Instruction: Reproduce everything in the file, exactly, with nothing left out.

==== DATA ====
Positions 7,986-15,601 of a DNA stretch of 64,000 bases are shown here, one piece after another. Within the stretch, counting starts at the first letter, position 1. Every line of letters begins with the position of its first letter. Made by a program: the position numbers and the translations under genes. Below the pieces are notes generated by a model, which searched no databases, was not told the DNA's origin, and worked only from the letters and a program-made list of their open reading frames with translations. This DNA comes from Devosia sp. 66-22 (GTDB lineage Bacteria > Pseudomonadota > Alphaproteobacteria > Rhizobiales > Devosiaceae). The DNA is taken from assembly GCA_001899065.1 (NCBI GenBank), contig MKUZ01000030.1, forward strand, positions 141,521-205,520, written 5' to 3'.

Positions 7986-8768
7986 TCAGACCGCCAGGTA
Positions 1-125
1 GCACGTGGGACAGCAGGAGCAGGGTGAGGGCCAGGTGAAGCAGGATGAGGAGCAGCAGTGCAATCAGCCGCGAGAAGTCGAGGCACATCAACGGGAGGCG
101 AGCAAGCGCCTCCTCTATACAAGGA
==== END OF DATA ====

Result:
Positions 7,986-15,601 of a DNA stretch of 64,000 bases are shown here, one piece after another. Within the stretch, counting starts at the first letter, position 1. Every line of letters begins with the position of its first letter. Made by a program: the position numbers and the translations under genes. Below the pieces are notes generated by a model, which searched no databases, was not told the DNA's origin, and worked only from the letters and a program-made list of their open reading frames with translations. This DNA comes from Devosia sp. 66-22 (GTDB lineage Bacteria > Pseudomonadota > Alphaproteobacteria > Rhizobiales > Devosiaceae). The DNA is taken from assembly GCA_001899065.1 (NCBI GenBank), contig MKUZ01000030.1, forward strand, positions 141,521-205,520, written 5' to 3'.

Positions 7986-8768
7986 TCAGACCGCCAGGTA
Positions 1-125
1 GCACGTGGGACAGCAGGAGCAGGGTGAGGGCCAGGTGAAGCAGGATGAGGAGCAGCAGTGCAATCAGCCGCGAGAAGTCGAGGCACATCAACGGGAGGCG
101 AGCAAGCGCCTCCTCTATACAAGGA